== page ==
Ian Hargraves, designer at the Ker Unit (Mayo Clinic), teaches a workshop on shared-decision making and its importance to achieve patient-centred care to first year medical students at Mayo. The idea of design sits just below the surface in the groups discussion of Shared Decision Making. Ian presents Shared Decision Making, not as a nice-to-have aesthetic veneer to be applied to care to bolster patient satisfaction or experience, but as integral to the work of medicine. For Ian, the involvement of patients and clinicians in Shared Decision Making is an appropriate response to the problems of illness in which there is no one clear or technically correct way forward. In these situations patients and clinicians must design a response that is best for this person and their situation. This work happens in design/care conversations. In conversation patients and clinicians move beyond diagnosis to discover the particular problems of this person’s illness, what might be done about them, and the reasons that they have to favor one course of action over another. For first year medical students, the discussion of Shared Decision Making focusses attention on the human interaction that is the basis of care rather than on the necessary but impersonal science that they will spend years acquiring.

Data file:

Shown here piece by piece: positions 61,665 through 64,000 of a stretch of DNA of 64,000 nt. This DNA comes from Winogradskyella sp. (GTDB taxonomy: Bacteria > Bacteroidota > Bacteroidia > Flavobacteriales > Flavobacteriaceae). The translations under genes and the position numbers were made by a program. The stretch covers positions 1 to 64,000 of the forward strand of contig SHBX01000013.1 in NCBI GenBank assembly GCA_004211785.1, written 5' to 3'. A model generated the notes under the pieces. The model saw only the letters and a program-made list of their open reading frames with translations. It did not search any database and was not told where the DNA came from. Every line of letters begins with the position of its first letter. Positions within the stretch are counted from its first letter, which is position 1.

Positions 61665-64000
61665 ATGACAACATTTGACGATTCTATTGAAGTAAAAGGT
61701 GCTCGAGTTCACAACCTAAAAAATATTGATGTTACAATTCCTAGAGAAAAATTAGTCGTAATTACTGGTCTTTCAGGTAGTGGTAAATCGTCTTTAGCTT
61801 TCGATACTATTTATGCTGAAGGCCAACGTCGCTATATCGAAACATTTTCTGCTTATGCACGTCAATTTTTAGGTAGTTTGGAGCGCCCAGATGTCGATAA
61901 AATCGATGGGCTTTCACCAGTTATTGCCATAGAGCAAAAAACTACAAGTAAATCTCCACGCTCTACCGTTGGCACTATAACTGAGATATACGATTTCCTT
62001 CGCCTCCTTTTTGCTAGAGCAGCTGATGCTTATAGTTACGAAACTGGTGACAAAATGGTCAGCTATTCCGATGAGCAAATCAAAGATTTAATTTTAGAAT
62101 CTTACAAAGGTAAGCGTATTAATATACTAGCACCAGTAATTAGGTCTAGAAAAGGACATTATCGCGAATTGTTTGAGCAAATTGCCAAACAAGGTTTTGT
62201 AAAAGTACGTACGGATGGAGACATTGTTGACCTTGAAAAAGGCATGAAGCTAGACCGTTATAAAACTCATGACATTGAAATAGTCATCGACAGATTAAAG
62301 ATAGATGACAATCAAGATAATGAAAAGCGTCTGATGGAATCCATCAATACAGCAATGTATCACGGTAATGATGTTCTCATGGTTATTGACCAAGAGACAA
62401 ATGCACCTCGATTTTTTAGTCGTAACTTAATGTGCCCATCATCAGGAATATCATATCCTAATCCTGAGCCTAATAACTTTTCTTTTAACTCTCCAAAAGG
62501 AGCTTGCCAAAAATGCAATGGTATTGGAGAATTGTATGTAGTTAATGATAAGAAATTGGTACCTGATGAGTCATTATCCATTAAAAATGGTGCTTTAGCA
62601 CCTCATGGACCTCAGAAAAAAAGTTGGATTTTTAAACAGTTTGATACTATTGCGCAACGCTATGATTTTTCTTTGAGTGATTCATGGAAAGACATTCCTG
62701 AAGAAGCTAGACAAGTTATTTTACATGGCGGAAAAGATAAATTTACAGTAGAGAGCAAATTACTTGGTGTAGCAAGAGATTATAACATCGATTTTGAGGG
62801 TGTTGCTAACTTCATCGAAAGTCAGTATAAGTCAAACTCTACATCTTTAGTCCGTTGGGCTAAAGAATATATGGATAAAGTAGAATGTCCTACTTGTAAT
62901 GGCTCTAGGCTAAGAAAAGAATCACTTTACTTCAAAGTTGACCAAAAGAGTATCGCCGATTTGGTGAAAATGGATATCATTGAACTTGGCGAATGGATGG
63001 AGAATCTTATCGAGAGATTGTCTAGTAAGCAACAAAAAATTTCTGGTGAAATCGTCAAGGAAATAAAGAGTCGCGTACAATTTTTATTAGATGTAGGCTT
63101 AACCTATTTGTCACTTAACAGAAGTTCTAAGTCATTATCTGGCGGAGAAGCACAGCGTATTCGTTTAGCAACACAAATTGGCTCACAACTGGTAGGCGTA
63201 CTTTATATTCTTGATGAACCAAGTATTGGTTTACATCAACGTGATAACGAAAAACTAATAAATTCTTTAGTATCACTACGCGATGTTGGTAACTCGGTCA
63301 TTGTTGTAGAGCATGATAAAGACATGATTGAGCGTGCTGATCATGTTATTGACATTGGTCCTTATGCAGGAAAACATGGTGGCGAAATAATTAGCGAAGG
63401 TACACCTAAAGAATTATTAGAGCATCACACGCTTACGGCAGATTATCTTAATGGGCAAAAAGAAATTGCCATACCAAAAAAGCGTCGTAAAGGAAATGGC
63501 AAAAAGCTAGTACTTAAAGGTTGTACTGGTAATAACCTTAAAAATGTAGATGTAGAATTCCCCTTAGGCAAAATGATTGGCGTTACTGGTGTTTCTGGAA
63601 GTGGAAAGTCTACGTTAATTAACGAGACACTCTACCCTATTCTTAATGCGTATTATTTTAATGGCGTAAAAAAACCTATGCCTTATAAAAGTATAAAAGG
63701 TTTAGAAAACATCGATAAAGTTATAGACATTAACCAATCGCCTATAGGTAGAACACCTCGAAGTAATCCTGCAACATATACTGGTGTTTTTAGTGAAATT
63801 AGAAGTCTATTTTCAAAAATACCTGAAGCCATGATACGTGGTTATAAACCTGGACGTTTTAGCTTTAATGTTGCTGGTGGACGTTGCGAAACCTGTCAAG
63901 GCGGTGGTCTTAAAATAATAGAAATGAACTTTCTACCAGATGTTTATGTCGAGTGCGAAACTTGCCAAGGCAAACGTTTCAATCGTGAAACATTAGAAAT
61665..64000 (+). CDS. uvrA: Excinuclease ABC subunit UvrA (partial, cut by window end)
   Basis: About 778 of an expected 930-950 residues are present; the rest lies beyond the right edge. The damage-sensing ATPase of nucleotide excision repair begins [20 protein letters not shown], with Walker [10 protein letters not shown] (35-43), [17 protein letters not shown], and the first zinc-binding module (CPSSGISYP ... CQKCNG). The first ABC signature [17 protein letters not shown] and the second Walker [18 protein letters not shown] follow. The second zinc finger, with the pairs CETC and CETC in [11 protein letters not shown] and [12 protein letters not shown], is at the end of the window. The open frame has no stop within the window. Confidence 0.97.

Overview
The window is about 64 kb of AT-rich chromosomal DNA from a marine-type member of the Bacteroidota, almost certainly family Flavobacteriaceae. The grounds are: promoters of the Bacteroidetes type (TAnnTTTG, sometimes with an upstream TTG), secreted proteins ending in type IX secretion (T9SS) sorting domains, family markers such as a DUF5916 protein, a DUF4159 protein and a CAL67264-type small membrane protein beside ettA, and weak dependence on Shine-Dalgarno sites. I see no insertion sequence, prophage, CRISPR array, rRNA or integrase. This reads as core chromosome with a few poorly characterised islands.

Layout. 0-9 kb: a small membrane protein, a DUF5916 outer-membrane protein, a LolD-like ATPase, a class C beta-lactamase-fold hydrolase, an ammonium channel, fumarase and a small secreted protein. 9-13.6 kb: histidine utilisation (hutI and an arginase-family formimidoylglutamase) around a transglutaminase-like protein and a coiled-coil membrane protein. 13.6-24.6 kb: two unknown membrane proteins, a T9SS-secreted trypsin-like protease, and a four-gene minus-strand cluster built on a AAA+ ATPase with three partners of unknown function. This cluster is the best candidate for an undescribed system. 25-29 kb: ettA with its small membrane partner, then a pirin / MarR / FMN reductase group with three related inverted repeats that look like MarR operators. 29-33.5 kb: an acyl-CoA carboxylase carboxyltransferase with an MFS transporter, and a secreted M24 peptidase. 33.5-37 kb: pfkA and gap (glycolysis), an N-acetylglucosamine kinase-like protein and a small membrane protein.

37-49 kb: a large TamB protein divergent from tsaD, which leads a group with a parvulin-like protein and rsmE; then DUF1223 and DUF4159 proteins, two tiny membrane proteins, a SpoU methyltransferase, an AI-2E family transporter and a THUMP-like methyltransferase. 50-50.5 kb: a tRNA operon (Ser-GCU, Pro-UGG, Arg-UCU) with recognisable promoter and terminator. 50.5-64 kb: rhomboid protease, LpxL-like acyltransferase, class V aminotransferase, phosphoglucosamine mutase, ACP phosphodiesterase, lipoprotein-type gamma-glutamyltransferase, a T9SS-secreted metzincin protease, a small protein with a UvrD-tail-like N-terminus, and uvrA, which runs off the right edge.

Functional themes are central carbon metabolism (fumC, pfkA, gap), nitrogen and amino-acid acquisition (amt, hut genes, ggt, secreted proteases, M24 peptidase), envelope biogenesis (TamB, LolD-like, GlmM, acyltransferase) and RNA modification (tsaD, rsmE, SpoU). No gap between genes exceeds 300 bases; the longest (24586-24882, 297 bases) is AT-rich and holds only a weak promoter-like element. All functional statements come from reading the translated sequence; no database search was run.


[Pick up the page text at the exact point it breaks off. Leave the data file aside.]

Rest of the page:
Ian is also teaching a workshop to third year medical students. As part of the two week module student groups are tasked with designing a decision aid around a chosen issue such as alcohol treatment, domestic violence, chronic pain, infertility, or guns and depression. The students commonly begin by looking for information on their subject and strategies for communicating it to patients. The students quickly discover how limited the scientific knowledge on these problems and their treatments are. They also come to recognize that presenting information is only a small part of helping someone through their problem. The literature on alcohol for example provides a general picture of the problem of alcohol abuse, but for an individual patient it is important to draw out how alcohol plays in their life—what it positively contributes and what harms it does. Treatment must be tailored to a person and their life, not to a diagnosis of alcohol misuse. The students come to recognize that the thing that they’re designing—a decision aid, is supporting material for the human interaction in which patient and clinician talk, think, and feel their way through what’s wrong and what might be done.